Making people safe - cracking down on zombie knives and machetes

Today the government announced plans to crackdown on zombie knives and machetes - protecting the public from these awful weapons while punishing the criminals who use them.

Getting the law right on knives is challenging, because some types of knives have so many legitimate uses - for example even kitchen knives, which are an essential tool for preparing food, can be extremely dangerous when misused. But there are knives in circulation which were designed from the word go not as tools but as weapons.

  • Many of these deadly knives are used in horrific attacks and to terrorise their victims and the public. Their ready availability online means they are increasingly common on our streets.
  • That is why the government has today launched a seven-week consultation to crackdown on zombie knives, which will look at giving the police greater powers to seize and destroy these weapons and impose harsher penalties on the criminals selling them.
  • These steps will help to make our streets safer for everyone - reducing the number of appalling attacks while punishing those responsible.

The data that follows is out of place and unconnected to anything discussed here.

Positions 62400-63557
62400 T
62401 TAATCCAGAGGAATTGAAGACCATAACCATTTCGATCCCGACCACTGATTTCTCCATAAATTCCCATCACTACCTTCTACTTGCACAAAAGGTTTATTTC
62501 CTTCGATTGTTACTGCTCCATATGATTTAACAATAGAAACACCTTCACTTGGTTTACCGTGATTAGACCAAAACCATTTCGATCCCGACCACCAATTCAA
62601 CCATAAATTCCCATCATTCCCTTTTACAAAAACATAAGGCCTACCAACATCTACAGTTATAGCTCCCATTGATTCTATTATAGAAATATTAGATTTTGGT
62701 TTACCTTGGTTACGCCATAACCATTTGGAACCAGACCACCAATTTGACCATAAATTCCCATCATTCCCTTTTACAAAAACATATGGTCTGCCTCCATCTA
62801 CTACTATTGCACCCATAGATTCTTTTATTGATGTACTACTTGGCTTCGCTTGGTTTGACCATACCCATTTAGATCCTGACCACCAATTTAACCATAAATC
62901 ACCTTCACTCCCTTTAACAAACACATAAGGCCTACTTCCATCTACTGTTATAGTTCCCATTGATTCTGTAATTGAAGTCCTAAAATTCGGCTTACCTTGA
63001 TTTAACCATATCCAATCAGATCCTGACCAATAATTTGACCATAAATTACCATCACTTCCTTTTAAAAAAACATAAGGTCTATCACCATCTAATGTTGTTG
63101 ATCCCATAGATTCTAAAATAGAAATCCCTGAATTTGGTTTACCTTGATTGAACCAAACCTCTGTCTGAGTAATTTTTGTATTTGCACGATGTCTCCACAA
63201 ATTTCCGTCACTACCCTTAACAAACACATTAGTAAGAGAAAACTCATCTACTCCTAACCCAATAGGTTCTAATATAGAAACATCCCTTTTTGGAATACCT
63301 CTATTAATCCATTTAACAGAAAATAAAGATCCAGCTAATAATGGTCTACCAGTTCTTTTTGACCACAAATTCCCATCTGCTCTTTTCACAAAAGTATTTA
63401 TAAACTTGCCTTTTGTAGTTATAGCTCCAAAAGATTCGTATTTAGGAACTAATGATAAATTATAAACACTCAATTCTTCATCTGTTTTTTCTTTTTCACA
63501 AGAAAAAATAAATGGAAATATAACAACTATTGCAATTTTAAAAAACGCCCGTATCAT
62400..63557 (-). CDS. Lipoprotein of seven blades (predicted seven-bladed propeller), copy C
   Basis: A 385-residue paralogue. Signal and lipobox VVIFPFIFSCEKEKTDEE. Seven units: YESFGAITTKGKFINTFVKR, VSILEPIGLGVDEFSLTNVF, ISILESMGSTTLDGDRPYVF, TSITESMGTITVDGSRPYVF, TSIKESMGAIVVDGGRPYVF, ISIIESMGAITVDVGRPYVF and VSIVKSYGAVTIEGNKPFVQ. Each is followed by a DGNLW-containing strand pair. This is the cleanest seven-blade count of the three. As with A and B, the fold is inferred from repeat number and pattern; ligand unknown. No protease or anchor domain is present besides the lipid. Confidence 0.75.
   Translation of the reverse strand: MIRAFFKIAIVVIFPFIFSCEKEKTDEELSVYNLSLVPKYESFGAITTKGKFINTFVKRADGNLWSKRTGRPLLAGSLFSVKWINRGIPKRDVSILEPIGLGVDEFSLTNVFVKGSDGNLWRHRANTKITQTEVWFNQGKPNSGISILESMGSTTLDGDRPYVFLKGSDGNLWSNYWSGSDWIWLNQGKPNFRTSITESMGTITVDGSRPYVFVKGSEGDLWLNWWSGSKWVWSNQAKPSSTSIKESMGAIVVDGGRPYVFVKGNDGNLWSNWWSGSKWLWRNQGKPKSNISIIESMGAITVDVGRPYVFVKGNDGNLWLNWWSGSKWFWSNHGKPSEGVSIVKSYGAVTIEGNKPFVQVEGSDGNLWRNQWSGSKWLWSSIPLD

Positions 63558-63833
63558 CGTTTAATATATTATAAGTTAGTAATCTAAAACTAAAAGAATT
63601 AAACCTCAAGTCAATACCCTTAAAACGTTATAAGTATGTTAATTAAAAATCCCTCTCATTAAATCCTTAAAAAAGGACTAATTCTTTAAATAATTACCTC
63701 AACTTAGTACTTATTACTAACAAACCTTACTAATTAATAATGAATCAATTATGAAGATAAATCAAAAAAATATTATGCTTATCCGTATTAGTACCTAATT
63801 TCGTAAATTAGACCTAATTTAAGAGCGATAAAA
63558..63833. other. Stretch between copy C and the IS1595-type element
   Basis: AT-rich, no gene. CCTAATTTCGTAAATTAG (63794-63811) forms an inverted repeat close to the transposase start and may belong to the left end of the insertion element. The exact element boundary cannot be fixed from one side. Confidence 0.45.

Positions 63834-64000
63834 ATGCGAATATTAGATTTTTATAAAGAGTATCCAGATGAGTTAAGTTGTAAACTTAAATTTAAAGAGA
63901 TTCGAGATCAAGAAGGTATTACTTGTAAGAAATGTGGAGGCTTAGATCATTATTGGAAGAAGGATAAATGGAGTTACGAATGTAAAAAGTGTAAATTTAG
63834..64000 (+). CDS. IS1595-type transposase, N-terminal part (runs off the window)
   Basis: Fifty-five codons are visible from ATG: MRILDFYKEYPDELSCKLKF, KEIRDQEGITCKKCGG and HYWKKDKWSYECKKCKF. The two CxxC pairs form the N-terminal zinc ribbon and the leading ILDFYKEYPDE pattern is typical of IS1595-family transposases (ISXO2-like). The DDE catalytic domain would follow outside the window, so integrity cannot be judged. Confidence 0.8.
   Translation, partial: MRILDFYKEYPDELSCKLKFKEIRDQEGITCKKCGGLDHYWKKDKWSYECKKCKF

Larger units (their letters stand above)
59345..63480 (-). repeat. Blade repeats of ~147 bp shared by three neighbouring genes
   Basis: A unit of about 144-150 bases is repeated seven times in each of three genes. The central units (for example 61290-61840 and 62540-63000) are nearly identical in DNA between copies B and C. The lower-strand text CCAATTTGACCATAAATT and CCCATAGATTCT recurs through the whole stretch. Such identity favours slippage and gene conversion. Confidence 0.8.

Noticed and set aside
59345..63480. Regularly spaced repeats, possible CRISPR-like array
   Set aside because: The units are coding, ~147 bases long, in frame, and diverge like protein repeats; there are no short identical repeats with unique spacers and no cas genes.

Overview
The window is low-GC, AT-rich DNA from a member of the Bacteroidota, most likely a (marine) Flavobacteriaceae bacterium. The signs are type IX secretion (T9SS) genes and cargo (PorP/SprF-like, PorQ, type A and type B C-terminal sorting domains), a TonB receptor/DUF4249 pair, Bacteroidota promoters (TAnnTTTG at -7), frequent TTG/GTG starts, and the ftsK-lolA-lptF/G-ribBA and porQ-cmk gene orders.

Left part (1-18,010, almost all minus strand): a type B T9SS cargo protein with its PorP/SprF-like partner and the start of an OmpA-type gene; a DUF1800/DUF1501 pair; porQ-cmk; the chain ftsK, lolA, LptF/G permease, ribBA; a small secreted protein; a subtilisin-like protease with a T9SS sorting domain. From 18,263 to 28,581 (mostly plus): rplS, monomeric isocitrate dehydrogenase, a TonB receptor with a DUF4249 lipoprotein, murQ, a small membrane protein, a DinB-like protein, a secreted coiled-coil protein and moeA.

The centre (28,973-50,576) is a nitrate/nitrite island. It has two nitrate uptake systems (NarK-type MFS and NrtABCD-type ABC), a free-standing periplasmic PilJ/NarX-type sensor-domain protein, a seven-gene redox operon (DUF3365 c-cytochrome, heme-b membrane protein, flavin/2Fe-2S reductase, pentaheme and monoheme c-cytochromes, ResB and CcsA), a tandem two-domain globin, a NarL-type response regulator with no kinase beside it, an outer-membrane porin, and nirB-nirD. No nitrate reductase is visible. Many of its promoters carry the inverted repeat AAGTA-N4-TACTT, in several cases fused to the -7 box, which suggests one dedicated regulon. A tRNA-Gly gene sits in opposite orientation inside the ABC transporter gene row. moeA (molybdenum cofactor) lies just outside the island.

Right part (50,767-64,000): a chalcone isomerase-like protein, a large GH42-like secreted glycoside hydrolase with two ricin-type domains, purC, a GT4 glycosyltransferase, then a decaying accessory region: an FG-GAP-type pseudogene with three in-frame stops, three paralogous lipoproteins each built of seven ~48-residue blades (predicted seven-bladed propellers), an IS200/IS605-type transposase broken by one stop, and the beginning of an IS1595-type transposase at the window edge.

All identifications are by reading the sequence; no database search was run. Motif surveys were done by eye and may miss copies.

Paul Holdsworth said…
Heard it all before, Chris.

In 2016, the then Home Secretary Theresa May said she would introduce legislation to ban zombie knives.

In 2018, Home Secretary Amber Rudd said the same thing.

In 2019, Home Secretary Sajid Javid said the same thing.

In 2021, Home Secretary Priti Patel said the same thing.

So have the Tories banned Zombie knives yet?


Is Home Secretary Suella Braverman banning them?

No - of course not.

She's starting another consultation.

Thirteen years of Tories doing nothing, but making a lot of noise about it. Past time for a General Election.
Chris Whiteside said…
I wrote in my article that getting the law right on this is challenging.

We need to outlaw the use of knives as weapons without accidentally making criminals of people who innocently use them for any of the dozens of entirely legitimate uses, from woodworking to opening parcels to food preparation, for which knives are not just acceptable but pretty much essential.

So is is absolutely right that, as is made very clear in the original post, there should be a consultation before the legislation to make sure we get it right.

What is untrue is the suggestion that there has been no previous action to tackle knife crime under the Conservative government. For example, there actually was legislation on knives in 2016, which gives police the power to confiscate and prosecute possession of zombie knives in private homes if they meet three criteria. The knives must have a cutting edge, a serrated edge and “images or words that suggest it is to be used for the purpose of violence”.

The government is now listening to concerns expressed by police chiefs about whether those criteria are the right ones, and that is why there is now a consultation which is expected to lead to further legislation.
Paul Holdsworth said…